“We’re Still Murdering People Regularly”: An Interview with The SteelDrivers’ Tammy Rogers
Born in Tennessee but raised in Irving, Texas, Rogers quickly became proficient on the fiddle. After graduating from SMU University she joined Patty Loveless’ and Trisha Yearwood’s bands, and released three independent and critically well-received solo albums in the late 90s that mostly went under the popular culture radar. In 2008, Rogers, distinctive vocalist and soulful singer/songwriter Chris Stapleton, and three talented instrumentalists launched The SteelDrivers with a self-titled album on Rounder Records. Blending bluegrass, dark lyrics and bluesy vocals, the group turned the bluegrass world on its ear. Multiple Grammy nominations have happened since– in addition to the release of another critically lauded album, Reckless. Despite the lineup changes — Stapleton’s 2010 departure and subsequent replacement by Gary Nichols, and Mike Henderson’s exit in late 2011 (he was replaced by Brent Truitt) — the band hasn’t slowed down a bit, and one common theme has remained: those deep, dark lyrics.
Before a sold-out show at Nashville’s famed Station Inn, Rogers was kind enough to sit down with Engine 145 and talk about those killer song themes, lineup changes and the band’s new album, tentatively scheduled for a January 2013 release.
Ken Morton, Jr.: How has the album creation process gone with a couple of new members?
Tammy Rogers: I think it’s been fairly similar. I think when we go in to make an album, the process is pretty much the same. You just get your songs together. At least that’s the case for me. I always think in terms of groupings of songs. I still love the concept of an album, getting songs that work together, getting things that work sonically and lyrically together. All those types of things go into my thought process. We’re still very much dedicated to presenting all-original material. That’s been a hallmark of the band from the very beginning. When Chris left, Gary started writing for the band. Mike started writing and I started writing some. When Mike left at the end of the year, there was some talk internally on whether we should look at outside songs. I said, “No, I think we should look at what we’ve got.”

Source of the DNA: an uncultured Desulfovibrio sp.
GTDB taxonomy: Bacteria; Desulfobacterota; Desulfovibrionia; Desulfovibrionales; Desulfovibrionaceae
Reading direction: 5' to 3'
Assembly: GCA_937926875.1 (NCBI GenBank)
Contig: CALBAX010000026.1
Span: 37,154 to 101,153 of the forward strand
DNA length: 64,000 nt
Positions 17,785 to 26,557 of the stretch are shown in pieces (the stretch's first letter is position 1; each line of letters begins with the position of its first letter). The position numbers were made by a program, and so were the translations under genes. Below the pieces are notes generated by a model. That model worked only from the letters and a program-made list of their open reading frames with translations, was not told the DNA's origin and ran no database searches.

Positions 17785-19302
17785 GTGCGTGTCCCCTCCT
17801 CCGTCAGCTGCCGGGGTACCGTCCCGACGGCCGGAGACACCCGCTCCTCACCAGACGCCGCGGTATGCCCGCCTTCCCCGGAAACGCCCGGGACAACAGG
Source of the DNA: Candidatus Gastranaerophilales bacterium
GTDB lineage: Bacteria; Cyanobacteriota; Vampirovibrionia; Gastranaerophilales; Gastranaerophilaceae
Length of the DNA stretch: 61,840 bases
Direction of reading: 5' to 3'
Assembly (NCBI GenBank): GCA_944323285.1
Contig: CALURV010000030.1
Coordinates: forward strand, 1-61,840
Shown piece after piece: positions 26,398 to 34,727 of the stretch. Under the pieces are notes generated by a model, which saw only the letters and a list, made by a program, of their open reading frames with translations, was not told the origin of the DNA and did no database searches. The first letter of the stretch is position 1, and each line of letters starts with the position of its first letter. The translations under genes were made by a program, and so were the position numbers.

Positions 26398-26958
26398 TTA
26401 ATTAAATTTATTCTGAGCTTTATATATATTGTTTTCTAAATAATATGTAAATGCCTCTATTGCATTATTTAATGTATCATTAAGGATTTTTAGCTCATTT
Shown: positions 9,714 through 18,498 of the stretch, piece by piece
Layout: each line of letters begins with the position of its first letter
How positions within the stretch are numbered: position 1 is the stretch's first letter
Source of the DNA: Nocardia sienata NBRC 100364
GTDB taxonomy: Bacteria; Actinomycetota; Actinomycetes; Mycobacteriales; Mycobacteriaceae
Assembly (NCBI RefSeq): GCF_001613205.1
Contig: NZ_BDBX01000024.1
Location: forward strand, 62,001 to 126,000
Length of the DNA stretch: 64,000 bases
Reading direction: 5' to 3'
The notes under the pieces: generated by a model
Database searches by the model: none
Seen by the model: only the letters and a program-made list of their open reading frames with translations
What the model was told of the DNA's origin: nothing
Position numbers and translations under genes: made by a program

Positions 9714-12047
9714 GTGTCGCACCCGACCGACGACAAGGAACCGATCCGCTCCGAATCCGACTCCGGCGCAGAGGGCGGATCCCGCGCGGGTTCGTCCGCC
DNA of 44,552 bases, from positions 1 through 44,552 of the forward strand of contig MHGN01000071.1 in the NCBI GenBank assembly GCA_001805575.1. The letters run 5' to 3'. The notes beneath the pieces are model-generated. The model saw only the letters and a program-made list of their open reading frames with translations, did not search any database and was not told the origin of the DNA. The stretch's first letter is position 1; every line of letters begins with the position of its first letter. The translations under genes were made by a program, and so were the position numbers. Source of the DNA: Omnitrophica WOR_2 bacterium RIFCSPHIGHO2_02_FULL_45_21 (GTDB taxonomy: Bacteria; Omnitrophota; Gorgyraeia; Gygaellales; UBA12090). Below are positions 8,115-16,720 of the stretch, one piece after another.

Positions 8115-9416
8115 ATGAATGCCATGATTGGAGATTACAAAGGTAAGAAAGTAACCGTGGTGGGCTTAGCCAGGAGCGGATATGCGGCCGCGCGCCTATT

KMJ: Do you find that any of the new tracks have taken on a new personality with some new voices in the band?
TR: If anything, the band functions more as a full five-piece band now. I think we have four lead instruments now. On past albums, it was more fiddle- and banjo-oriented. Not that Mike didn’t take solos, he did. But on the new album, you’ll hear the music split more evenly.Gary has taken some really cool guitar solos and doing some really intricate guitar parts. Brent Truitt is a phenomenal mandolin player and he’s bringing a lot to the table in that department. We’ve got more arrangements where he’s doing more in the background. That’s a real distinct difference. It’s been really fun.
KMJ: Have the themes changed at all on the new album?
TR: Heck no! (Laughter) We’re still murdering people regularly. We’ve still got a high body count. That’s all good. No, our fan base, they don’t have to worry about that. My husband keeps reminding me, “You have to keep it dark!” On this album, we’ve expanded where we have a song from the perspective of a woman at home with a gun. We’re equal opportunity murderers now. (Laughter) We’ve got one of those for the ladies now.
KMJ: Our Engine 145 editor heard that new song “When You Don’t Come Home” at a recent show and really enjoyed it.
TR: Woo hoo! That’s a tune that Gary and I wrote. I had the title and the whole thought that the guys have been having too much of the fun. The guys can’t have all the fun. So, we wrote one from the perspective from the woman who is left at home and she’s wondering, “Where do you go when you don’t come home?” That is how that hook is set up. It’s a feisty little song. A bit of my personality comes through in that one. Do you guys agree with that?
Richard Bailey and Mike Fleming: (In unison.) Yes!
KMJ: You never argue with the woman with the gun.
TR: (Laughter) Of course you don’t. My husband just recently put a gun in my hands for the first time. I said, “Are you sure, honey? You know I just wrote that song.” It’s fun and it’s fun to get the ladies in the audience all riled up.
KMJ: Who has carried the majority of the heavy lifting with the writing on this new album?
TR: It’s probably me and Gary.Gary ended up with four or five songs. One of those we co-wrote. I had [“When You Don’t Come Home”] and two others. And actually, we have two older songs that Mike Henderson and Chris Stapleton had written that we had not gotten around to recording before. We loved them. In my heart and my mind–and I’m not just saying this, it’s true–Chris and Mike are SteelDrivers. They always will be SteelDrivers.